Sometimes, older is better.
Right now, the X350 is the Jaguar saloon that we all should want. What we have here is XJ styling with some snazzy 21st-century high-tech underpinnings.
That added aluminium lightness meant it was 40% lighter than previous XJs, and its bodyshell was 10-15% stiffer, so it was better to drive. It used the existing 4.2-litre V8 engine, including a supercharged version, plus a new 3.5-litre V8 and a 3.0-litre V6. A six-speed automatic transmission helped, as did self-levelling air suspension with a Computer Active Technology system. More significant was the late arrival of Peugeot 2.7-litre diesel power in 2005, delivering an MPG figure in the mid-30s.
If you just potter around or do an average annual mileage well below 6000, though, the diesel is best avoided. That’s because the particulate filter will clog and any repairs cost much more than running a petrol, so the V6 in particular would be the sensible buy.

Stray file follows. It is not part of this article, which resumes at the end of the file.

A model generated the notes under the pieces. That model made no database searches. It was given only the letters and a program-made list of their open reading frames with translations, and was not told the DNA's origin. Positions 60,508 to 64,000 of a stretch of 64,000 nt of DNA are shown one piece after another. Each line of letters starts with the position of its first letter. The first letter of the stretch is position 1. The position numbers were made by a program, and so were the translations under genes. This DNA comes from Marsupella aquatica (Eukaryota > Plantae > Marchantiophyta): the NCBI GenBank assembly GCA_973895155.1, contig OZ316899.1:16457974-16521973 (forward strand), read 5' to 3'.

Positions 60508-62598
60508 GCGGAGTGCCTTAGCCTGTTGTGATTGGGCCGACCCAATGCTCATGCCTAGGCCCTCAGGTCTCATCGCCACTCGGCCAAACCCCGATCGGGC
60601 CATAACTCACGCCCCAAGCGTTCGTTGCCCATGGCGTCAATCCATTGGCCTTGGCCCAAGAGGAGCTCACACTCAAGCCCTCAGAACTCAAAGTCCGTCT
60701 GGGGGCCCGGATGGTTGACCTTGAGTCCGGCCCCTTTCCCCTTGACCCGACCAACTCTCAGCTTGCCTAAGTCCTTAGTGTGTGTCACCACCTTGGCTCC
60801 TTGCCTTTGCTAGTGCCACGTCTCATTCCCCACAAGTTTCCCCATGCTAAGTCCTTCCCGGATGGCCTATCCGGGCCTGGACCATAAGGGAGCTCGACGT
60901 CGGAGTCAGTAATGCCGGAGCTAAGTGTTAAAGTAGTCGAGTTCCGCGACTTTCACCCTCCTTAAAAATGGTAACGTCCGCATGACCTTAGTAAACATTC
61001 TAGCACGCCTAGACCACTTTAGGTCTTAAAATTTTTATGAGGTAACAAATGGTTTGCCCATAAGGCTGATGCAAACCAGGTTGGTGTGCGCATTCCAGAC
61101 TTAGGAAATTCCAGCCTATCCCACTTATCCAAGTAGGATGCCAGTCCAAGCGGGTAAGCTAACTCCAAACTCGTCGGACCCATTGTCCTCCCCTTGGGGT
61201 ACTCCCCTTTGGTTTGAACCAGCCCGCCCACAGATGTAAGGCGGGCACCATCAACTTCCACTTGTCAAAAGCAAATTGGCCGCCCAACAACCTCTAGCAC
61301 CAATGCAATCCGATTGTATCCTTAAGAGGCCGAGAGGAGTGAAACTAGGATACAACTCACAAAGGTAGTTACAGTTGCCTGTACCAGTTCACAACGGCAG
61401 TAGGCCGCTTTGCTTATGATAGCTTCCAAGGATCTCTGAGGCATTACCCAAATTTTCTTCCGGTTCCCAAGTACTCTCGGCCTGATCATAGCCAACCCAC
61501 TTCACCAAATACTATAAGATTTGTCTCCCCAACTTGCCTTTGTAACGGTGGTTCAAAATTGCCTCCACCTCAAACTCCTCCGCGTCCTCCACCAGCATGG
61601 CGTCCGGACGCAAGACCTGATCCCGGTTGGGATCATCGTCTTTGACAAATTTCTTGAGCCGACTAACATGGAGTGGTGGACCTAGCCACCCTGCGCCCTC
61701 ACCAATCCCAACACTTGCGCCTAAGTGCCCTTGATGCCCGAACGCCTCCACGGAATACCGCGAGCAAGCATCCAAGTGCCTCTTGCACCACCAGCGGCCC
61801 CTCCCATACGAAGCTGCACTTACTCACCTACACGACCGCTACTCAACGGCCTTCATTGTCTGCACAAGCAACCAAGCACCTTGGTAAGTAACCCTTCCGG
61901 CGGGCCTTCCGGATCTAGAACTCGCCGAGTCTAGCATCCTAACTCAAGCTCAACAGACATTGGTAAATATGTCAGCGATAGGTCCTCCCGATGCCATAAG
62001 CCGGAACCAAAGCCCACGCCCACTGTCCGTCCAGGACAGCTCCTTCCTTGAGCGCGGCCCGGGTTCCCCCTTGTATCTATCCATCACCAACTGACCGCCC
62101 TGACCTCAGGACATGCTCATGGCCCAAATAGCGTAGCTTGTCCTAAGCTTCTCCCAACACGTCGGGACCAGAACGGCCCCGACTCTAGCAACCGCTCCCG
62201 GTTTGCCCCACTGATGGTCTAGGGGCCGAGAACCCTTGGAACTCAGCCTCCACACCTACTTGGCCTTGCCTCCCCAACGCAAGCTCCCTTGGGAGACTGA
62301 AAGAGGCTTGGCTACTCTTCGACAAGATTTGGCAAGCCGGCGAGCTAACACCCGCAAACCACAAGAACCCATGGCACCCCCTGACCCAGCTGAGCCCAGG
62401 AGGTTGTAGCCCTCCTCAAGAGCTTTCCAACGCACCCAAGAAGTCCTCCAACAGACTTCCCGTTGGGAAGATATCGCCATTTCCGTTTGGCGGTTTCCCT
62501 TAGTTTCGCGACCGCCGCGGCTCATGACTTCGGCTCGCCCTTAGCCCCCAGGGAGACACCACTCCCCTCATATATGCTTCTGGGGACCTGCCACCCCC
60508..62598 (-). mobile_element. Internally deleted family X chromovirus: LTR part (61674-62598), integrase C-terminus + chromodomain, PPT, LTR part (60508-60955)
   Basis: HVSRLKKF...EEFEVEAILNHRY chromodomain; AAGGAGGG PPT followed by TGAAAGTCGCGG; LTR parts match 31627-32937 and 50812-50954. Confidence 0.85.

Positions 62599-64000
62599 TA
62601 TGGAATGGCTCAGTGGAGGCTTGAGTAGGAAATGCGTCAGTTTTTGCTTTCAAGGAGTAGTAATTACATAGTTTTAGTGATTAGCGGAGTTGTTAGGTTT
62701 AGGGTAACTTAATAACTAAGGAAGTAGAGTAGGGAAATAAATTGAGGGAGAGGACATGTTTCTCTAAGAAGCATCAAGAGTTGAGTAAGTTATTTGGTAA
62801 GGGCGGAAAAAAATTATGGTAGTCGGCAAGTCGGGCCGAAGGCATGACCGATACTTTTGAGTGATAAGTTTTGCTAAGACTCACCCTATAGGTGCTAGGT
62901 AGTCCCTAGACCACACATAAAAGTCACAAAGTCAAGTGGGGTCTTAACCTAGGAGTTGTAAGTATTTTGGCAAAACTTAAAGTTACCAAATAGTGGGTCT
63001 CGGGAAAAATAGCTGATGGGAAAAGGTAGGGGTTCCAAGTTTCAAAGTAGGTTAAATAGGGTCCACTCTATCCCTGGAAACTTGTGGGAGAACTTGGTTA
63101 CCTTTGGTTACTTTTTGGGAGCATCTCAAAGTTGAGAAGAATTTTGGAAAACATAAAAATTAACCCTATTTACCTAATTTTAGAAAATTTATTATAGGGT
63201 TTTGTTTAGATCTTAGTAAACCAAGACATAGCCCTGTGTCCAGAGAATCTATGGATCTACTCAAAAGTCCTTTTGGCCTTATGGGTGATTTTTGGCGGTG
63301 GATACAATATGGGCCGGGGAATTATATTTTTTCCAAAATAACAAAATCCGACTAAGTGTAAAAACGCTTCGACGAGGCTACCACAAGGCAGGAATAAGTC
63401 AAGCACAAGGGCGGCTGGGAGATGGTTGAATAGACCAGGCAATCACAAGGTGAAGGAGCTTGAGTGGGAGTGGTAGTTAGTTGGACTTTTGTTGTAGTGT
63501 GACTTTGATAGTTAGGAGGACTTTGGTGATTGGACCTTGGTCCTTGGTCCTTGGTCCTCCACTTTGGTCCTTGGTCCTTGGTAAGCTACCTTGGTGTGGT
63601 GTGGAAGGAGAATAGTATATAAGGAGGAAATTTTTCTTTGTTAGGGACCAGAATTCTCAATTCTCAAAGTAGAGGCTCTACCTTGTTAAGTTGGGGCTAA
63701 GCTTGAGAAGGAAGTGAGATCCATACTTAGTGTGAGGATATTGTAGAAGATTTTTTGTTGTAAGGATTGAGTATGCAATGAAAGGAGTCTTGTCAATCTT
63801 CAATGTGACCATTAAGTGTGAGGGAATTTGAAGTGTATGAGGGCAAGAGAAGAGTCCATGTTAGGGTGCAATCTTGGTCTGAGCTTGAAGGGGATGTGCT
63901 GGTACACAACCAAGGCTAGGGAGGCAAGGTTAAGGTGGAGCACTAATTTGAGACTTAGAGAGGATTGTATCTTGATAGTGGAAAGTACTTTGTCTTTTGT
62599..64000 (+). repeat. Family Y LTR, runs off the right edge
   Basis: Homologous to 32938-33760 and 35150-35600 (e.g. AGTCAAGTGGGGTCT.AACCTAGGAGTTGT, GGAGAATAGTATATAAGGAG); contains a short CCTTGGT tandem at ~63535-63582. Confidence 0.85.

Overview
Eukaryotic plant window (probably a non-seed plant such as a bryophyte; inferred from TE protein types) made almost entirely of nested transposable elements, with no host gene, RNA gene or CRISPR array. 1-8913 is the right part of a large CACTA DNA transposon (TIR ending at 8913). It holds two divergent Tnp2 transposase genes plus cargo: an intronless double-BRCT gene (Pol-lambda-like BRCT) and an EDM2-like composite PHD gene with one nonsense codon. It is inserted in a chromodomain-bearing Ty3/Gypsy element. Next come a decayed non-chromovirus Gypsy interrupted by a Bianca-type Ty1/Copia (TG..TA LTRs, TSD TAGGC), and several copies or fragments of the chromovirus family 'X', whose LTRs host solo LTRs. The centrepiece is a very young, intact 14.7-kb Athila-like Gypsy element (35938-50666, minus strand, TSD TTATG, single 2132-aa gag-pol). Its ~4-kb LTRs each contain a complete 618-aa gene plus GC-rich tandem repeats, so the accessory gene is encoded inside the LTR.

Executive trim brings everything you could need and Sport even more.
The ultra-chintzy Daimler Super Eight was available until 2007, but an SE is plenty. There are Portfolios, too, so you have to sort through the specifications, but it will be hard to feel short-changed.
A 2007 revamp meant bigger specs, a better (but still poky) boot and a funkier front end that not everyone likes.
All that aluminium underneath means that major work is pricey and not for the bodger. Watch out for timing chain tensioner failure, and worst of all is failure of the complicated self-levelling suspension.
The last of the pretty Jaguars and bigger inside than before, it managed to remain something of a boundermobile, thankfully.
Ones we found